EU ministers want budget talks concluded by end of June

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EU ministers are pressing to conclude negotiations on the EU’s 2014-2020 budget before the term of the Irish presidency ends in June.

 

“It is in everybody's interest to reach an agreement on the next multiannual financial framework before the end of June,” Budget Commissioner Janusz Lewandowski said on Tuesday (21 May) after a meeting of the EU’s General Affairs Council where the seven-year budget framework was discussed.

Lewandowski urged the Council, where member countries sit, and the European Parliament “to look beyond the purely interinstitutional dimension of these negotiations.”

“Millions of beneficiaries of EU funds await an agreement: small and medium enterprises, medical research labs, towns and regions, students, NGOs. Those beneficiaries represent some 95% of the EU budget,” Lewandowski said in a statement.

European Parliament leaders have made it plain that they would not accept the budget as agreed by EU leaders at their 8 February summit. Parliament gained new power over the budget under the 2009 Lisbon Treaty.

Lawmakers want flexibility to be introduced into the next long-term budget, including a midterm review of spending to avoid a deficit.

Later than in 2006

Lewandowski said that seven years ago, the political agreement on the 2007-2013 budget was reached in April.

“This time, we are already at the end of May and still have no agreement,” he said. “There is a serious risk that EU-funded programmes will be delayed just as Europe badly needs predictable sources of investment guaranteed by the EU budget.”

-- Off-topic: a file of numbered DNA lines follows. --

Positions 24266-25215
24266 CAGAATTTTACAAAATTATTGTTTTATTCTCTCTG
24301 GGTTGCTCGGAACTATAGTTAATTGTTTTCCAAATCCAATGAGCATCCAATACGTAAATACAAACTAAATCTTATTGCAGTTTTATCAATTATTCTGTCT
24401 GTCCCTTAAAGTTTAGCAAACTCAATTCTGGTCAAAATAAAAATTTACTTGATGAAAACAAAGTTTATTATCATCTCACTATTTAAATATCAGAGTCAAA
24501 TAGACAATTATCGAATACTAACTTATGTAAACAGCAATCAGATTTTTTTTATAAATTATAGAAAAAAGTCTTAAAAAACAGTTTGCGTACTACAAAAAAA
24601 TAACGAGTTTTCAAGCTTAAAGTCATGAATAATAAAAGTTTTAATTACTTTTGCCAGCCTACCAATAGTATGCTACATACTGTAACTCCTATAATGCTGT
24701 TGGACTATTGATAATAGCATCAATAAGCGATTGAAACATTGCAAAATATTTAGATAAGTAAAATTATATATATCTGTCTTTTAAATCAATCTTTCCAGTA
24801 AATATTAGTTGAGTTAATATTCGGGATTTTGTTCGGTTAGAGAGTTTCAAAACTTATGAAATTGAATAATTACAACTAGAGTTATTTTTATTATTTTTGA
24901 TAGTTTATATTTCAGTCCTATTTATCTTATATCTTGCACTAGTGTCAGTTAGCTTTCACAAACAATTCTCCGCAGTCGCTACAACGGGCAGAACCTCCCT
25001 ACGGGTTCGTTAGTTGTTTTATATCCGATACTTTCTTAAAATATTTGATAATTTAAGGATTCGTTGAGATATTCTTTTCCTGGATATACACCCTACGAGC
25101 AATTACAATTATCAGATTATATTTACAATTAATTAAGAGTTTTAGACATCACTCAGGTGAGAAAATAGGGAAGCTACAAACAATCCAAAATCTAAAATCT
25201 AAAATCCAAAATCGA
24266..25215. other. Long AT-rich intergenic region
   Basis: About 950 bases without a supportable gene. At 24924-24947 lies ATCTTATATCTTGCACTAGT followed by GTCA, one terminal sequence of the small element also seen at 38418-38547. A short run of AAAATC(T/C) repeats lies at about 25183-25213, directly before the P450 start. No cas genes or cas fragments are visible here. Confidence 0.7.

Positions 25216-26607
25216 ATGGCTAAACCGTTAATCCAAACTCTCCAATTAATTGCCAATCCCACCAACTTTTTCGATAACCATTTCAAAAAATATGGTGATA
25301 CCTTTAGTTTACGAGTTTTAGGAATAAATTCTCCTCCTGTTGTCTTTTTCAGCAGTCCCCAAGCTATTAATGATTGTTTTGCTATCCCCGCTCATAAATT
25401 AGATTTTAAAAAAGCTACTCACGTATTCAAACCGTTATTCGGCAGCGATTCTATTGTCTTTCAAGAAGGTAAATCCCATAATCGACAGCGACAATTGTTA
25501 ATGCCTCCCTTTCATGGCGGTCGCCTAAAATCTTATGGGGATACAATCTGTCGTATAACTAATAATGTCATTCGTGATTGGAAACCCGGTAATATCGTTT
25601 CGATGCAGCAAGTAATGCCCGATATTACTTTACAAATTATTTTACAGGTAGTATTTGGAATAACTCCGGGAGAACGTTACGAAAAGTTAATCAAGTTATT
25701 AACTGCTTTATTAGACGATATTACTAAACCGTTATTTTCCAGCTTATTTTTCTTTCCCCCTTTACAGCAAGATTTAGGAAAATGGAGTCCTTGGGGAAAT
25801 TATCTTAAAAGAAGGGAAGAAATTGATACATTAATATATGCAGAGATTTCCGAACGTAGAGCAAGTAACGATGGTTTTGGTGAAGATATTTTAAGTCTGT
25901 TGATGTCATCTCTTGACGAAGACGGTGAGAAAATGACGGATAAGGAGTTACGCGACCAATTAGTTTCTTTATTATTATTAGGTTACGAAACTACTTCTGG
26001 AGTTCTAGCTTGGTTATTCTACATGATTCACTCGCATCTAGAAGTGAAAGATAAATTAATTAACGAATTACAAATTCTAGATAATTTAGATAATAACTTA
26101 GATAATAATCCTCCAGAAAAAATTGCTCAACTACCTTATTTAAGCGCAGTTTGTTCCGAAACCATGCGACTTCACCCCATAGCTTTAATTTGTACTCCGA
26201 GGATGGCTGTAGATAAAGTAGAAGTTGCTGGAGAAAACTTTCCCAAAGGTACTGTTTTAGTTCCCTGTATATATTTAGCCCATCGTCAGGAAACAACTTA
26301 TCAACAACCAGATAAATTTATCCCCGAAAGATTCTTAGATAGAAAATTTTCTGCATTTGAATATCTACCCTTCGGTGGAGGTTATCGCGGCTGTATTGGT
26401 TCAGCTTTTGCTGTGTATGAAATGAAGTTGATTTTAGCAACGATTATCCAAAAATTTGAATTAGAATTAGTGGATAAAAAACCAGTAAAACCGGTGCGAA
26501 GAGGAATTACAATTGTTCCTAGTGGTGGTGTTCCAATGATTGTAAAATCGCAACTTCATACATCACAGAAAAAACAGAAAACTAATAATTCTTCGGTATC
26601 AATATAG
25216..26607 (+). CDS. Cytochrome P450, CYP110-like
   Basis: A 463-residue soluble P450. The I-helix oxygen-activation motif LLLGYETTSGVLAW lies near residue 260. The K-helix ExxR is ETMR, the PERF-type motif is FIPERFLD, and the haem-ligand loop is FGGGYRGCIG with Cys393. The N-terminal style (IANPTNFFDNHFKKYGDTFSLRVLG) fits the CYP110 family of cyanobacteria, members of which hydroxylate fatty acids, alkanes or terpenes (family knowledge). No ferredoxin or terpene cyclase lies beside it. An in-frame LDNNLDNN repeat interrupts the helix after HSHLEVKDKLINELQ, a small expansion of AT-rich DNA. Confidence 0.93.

Lewandowski said the Commission supported the Parliament in making sure that “not a single euro” from the budget is lost because of procedural hurdles.

“For the European Commission, the ability to carry over unused payments from one year to another is therefore a ‘conditio sine qua non’ in the negotiations because it will allow for a sound management of the EU budget,” he said.

Eamon Gilmore, the Irish minister of foreign affairs and trade who chaired the meeting, outlined Ireland’s plans to intensify discussions with the Parliament on the budget. A further political “trilogue” meeting of the Council, Commission and Parliament is scheduled for next week.

“It is in everyone’s interest that we reach agreement on the MFF before the summer. There is nothing extra to be gained by waiting until after the summer to reach this agreement,” Gilmore said in a statement.

“The time has come for us to get down to business. We need to get down to the key issues of interest to the European Parliament,” Gilmore said.

European Parliament representatives, however, appear less optimistic regarding the possibility of an agreement before July. Danish MEP Anne Jensen (ALDE) said last week that there was “still a long way to go to bring diverging views closer together”.

Apart from the conditions on flexibility and the budget review clause, Jensen said the Parliament would insist “on a strong gesture” on self-generating revenue, meaning that EU leaders would be expected to commit to gradually replace the current system based on national contributions.

The EU budget for 2014-2020 agreed on 8 February is smaller than it was in 2007-2013, falling from 1.12% of EU GNI to 1%. It is the first net reduction of the EU budget in the Union’s history.

The EU leaders’ agreement sets the figure for “commitments” – the maximum amount of money allotted during the seven-year period – at €960bn, while budget “payments” – the amount of money that can actually be spent – have been reduced by €34bn to €908.4bn.

  • 1-4 July: European Parliament session during which the 2014-2020 budget is scheduled for a vote

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